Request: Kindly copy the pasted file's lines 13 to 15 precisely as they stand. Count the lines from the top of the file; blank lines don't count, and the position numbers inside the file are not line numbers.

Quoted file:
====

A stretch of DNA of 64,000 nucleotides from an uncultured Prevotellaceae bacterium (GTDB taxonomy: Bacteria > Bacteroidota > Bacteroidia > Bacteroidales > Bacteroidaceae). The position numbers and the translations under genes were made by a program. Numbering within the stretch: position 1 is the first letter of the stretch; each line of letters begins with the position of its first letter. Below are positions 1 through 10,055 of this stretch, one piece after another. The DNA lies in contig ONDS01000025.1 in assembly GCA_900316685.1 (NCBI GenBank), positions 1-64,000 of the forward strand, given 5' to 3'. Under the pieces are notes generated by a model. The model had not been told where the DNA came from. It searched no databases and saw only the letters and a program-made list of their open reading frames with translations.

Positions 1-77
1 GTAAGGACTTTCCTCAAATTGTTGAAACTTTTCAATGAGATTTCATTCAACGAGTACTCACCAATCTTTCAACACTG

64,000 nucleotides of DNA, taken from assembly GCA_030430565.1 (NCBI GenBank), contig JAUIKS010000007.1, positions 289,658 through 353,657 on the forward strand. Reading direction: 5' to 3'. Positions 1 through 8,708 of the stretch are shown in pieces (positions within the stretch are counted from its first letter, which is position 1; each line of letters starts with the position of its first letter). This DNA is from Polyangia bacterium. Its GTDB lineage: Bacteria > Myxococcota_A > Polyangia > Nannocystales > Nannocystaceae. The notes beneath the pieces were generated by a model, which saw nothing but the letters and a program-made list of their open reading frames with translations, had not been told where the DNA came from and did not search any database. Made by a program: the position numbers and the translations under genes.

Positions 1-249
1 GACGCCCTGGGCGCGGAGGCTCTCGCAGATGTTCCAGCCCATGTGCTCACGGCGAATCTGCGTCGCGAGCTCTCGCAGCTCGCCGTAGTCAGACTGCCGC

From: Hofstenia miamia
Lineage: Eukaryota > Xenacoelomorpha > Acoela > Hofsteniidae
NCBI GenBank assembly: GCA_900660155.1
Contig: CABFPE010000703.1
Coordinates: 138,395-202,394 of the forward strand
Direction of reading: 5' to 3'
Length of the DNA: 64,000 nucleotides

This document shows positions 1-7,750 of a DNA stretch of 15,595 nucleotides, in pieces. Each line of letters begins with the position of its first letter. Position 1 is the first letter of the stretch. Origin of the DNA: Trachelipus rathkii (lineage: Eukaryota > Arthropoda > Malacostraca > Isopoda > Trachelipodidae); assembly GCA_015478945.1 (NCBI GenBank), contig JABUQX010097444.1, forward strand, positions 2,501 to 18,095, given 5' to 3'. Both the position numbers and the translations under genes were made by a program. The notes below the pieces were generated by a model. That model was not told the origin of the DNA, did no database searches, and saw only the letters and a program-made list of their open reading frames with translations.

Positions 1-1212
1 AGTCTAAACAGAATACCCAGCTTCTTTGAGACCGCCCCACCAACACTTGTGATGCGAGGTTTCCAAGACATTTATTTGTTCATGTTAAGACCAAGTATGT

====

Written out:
Length of the DNA: 64,000 nucleotides

This document shows positions 1-7,750 of a DNA stretch of 15,595 nucleotides, in pieces. Each line of letters begins with the position of its first letter. Position 1 is the first letter of the stretch. Origin of the DNA: Trachelipus rathkii (lineage: Eukaryota > Arthropoda > Malacostraca > Isopoda > Trachelipodidae); assembly GCA_015478945.1 (NCBI GenBank), contig JABUQX010097444.1, forward strand, positions 2,501 to 18,095, given 5' to 3'. Both the position numbers and the translations under genes were made by a program. The notes below the pieces were generated by a model. That model was not told the origin of the DNA, did no database searches, and saw only the letters and a program-made list of their open reading frames with translations.

Positions 1-1212